'Night Moves' Captures Fleeting Moments In Chicago — And LifeJessica Hopper's memoir oscillates between charting a story of gentrification, a young woman's love affair with Chicago, and the types of friendships that represent the texture of a city.
For some, there's a niggling feeling of being inside your own life that attacks you in your late 20s.
You're past your early adolescence, grounded in one place and in friendships, looking at the world around you and thinking: I am on the cusp of becoming exactly the person I am.
Meditations on this specific stage of adulthood are laced throughout music-critic Jessica Hopper's tightly-written memoir Night Moves. Though the book isn't structured with any type of chronology, the precise stage of feeling both young and old at the same time carries through the changes and growth Hopper recalls while living in an ever-changing Chicago from 2004 through 2008.
The memoir reads like a journal, each entry accompanied by a date at the very end. Despite the lack of a narrative thread connecting the entries, Hopper's accounts of the jobs she took to get by, the kinds of people she met, and the shows she went to in an era before ubiquitous cell phones resonate because of their familiarity and her humor.
Night Moves oscillates between charting a story of gentrification, Hopper's love affair with Chicago, and the types of friendships that represent the texture of a city.
The joys of these friendships, especially, is felt acutely: She writes about specific, mundane encounters with such keen observations that each moment is universal. She describes locking herself out while in her pajamas and without shoes — and shuffling over to a friend's for her spare key, hoping he will hear her despite the blaring air-conditioner. She writes about making a music video with friends — how upon entering a grocery store on rollerskates they "took off at full speed down the frozen food aisle with Ashland running behind us, made a lap through the store, and exited without being busted by the totally confounded staff." She details meeting up with Chicago friends to catch up after a trip — with a succinct summation of long-held friendships: "Same tacos for different people from the same place, many hours apart."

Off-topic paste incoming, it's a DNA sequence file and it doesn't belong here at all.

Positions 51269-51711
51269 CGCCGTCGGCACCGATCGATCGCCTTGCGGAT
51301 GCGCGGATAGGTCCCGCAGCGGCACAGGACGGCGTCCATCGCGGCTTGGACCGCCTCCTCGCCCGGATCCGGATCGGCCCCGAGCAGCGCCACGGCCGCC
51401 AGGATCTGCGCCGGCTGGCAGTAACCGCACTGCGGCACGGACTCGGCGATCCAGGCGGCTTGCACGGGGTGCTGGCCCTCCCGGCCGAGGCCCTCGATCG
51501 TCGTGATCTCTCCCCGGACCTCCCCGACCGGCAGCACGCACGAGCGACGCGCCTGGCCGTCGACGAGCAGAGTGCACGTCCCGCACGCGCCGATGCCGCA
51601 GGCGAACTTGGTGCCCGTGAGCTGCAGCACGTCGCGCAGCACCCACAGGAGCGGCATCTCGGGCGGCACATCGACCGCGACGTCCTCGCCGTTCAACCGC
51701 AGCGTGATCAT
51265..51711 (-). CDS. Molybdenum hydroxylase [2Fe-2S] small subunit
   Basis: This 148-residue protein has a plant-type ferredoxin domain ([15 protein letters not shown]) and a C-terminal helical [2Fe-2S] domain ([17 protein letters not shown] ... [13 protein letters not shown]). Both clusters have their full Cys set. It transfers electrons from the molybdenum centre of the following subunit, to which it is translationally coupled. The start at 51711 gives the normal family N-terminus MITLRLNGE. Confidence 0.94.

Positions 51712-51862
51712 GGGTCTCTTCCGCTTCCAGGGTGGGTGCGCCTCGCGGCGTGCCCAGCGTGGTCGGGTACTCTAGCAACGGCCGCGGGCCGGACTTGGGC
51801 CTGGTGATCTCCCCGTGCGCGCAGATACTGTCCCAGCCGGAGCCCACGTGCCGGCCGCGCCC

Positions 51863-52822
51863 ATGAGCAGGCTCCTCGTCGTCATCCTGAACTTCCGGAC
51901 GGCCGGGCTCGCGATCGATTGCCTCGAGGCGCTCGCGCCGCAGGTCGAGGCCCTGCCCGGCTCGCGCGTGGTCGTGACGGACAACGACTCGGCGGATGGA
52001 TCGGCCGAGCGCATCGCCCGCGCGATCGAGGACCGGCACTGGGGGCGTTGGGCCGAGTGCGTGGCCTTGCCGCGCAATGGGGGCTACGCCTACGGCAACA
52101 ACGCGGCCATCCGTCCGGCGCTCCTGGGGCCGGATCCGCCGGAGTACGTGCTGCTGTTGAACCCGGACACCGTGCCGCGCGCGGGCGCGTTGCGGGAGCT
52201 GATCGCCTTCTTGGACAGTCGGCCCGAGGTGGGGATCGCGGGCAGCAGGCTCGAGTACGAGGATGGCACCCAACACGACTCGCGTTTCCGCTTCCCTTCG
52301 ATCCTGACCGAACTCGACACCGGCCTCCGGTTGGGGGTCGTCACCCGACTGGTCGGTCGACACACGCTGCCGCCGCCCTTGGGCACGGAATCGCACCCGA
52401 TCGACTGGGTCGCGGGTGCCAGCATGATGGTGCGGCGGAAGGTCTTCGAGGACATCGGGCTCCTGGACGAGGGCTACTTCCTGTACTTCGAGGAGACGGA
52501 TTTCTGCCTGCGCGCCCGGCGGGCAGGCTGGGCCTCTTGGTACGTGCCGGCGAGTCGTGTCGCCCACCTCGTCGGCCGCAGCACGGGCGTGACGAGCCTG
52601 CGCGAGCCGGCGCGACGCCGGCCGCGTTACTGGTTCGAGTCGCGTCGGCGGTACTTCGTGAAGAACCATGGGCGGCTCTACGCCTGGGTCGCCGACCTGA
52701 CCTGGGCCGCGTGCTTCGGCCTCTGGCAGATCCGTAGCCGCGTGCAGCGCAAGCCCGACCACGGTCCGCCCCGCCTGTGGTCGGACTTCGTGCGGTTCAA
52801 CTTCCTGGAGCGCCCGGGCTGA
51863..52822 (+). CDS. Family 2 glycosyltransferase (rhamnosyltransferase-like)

Alternately, the thin volume could be read as an ode to traversing a city on a bicycle, which she describes as seeing the same place repeatedly, as though it were the first time. "All the apartments illuminated with the blue glow of a TV, the living room walls gridlocked by mounted collector plates, scrubbed-clean dudes in light rinse jeans drinking beer from a can on a leather couch."
Though each of these moments — rendered with Hopper's dry humor and wit — bring a complicated city's many facets to life, it's her riffs on the life that she's participating in that give Night Moves heft.
In this vein, she recounts a drive with old friends and a comment she made that shocked them. "You are older and you think you are settled into who you are but a new city and sitch in extremis can mute you," Hopper writes. When she decides to buy a bike and travel the city mostly this way, or on foot, she says: "If I am not living my most hopeful politics at the advanced age of 29 then what am I doing?" And Hopper turns her laser gaze towards her friends, noticing that they complained about "doing stuff they didn't want to be doing, because the tide of their life and habits was taking them there."
Hopper is a keen, sharp observer who knows that it's in these tiny interactions with friends, on bikes, in bars and during late nights, that one can truly draw a portrait of a city.
But Night Moves acts as more than that. It's about a special blend of being present and feeling simultaneously nostalgic, looking at a block in any city that you love so much, and thinking of everything that's already changed and will change. It's a loss of innocence; a revelation that the stakes are not as high or as low as you previously thought they were.
And ultimately, it's a portrait of being a young woman trying to make a living from something creative, feeling hopeful and infinite about the possibilities that surround her. It's a balm, for anyone like herself. After all, it's what Hopper says to herself after reading Julie Doucet: "It's reassuring and inspiring that you don't have to be Mark Rothko — pacing and cursing and suicidal — in order to be an artist.
Mariya Karimjee is a freelance writer whose work has appeared in This American Life, LitHub and Buzzfeed. Her forthcoming memoir will be published by Spiegel & Grau.